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Jordan Police Forces
Sources: The Library of Congress Country Studies; CIA World Factbook
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    Traffic policeman, Amman


    Desert policeman on a camel


    Desert police making coffee, Khawr Ramm

    In 1989 primary responsibility for the routine maintenance of law and order was exercised by the Public Security Force, the country's national police establishment. Centralized in time of peace within the Public Security Directorate of the Ministry of Interior, the police were subordinated to the Ministry of Defense and under the control of the army commander in the event of war. Traditionally, the police have been commanded by an officer with the title of director general of public security, usually a senior army general, who reported to the minister of interior. Officers assigned to this important position were personally selected by Hussein on the basis of their military record, leadership qualifications, and loyalty to the crown. As of early 1989, the head of the police organization was Lieutenant General Abdul Hadi al Majali, formerly chief of the general staff.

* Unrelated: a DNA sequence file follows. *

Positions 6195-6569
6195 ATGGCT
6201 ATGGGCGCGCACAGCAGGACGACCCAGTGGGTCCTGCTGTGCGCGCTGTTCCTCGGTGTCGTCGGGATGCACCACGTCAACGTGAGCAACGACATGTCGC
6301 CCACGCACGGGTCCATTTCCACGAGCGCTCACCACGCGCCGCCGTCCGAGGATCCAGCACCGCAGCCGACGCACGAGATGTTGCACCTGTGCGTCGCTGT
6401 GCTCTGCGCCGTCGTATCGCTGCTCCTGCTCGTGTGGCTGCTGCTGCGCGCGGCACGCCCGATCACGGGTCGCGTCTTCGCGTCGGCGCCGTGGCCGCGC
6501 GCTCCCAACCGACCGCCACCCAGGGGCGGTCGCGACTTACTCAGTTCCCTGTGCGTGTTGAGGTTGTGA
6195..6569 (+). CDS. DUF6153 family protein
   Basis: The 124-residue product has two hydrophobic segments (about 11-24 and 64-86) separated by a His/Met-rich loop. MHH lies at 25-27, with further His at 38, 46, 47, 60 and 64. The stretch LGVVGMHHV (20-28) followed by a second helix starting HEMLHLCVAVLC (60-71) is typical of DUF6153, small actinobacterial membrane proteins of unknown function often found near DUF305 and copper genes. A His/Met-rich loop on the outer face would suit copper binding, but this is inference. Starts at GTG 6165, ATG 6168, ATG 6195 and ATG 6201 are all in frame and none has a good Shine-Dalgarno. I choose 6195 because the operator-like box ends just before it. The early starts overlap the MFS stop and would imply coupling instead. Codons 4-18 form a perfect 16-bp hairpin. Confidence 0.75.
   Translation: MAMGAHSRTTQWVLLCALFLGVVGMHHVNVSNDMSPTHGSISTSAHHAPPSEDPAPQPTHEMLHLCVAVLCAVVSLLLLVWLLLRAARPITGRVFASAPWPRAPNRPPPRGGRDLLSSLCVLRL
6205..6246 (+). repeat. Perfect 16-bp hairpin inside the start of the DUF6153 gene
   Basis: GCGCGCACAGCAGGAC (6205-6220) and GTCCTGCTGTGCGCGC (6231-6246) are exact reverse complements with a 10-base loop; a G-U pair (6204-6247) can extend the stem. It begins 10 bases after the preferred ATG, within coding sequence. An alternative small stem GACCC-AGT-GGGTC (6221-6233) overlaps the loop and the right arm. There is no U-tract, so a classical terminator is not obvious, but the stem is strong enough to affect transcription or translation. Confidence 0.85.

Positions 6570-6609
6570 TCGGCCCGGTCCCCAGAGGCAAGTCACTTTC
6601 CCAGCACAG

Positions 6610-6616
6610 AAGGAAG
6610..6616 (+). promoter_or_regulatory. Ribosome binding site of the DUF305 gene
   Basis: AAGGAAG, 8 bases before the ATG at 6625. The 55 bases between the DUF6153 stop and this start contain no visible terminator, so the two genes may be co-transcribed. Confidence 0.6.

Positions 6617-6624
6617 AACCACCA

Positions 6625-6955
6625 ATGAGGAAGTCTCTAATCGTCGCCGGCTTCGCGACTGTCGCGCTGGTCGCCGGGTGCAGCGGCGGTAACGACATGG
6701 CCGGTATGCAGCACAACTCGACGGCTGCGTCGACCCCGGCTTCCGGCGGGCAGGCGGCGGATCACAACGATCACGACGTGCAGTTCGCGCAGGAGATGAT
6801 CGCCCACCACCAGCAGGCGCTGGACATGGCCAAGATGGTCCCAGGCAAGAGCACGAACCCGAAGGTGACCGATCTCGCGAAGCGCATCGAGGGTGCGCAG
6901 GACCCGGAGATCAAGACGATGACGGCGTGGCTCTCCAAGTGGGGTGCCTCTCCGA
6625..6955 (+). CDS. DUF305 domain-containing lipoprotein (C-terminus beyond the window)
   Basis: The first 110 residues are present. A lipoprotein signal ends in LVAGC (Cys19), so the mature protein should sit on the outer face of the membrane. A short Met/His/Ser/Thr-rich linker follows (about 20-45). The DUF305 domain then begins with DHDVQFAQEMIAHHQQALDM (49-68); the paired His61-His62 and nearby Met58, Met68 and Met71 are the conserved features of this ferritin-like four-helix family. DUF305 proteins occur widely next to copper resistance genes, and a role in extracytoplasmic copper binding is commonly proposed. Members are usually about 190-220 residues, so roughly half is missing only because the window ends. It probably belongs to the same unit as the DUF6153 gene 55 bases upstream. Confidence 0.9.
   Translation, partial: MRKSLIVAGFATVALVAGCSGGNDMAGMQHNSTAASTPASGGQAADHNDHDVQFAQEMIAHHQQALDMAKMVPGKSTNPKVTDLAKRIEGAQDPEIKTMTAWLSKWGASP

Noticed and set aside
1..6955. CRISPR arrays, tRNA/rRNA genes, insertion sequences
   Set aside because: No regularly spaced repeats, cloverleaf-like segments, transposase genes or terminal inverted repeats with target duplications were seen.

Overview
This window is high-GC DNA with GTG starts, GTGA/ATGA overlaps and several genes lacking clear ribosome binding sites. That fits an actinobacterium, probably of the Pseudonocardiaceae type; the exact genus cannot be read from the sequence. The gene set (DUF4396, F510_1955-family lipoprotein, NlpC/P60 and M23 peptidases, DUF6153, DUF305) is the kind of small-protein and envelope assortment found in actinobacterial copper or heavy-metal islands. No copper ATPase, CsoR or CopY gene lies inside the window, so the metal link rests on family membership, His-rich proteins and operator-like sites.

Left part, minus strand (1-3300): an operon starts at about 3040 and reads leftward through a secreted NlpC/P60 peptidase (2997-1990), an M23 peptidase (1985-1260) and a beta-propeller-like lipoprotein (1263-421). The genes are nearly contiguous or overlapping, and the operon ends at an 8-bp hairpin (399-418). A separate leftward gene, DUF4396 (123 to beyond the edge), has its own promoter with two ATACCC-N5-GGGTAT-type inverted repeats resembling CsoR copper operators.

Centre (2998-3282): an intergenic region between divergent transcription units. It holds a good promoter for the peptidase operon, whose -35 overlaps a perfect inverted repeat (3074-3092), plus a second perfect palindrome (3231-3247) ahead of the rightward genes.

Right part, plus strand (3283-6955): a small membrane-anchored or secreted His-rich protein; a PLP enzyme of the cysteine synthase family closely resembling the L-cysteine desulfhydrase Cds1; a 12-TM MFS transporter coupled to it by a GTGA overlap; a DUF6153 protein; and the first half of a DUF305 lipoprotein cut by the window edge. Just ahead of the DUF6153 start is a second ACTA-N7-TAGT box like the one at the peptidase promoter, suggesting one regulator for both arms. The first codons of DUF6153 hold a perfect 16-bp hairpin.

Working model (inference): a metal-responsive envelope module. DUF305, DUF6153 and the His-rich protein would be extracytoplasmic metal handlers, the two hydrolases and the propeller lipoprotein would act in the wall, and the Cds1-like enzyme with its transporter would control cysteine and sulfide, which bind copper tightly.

An outgrowth of the Arab Legion, the Public Security Force was created by law in July 1956, when the legion was separated into distinct police and army elements. During the twenty months of martial law instituted by Hussein from April 1957 to November 1958, the police were again subordinated to army control. As domestic and external threats to Hashimite rule were brought under better control, a new law in July 1958 reestablished the separation of the two security forces.

    The strength of the Public Security Force was estimated to be about 4,000 personnel in the late 1980s. A considerable augmentation of the Desert Police Force was reported to be planned in 1988. The relatively large size of the force, combined with the army support, testified to the importance of the internal security function.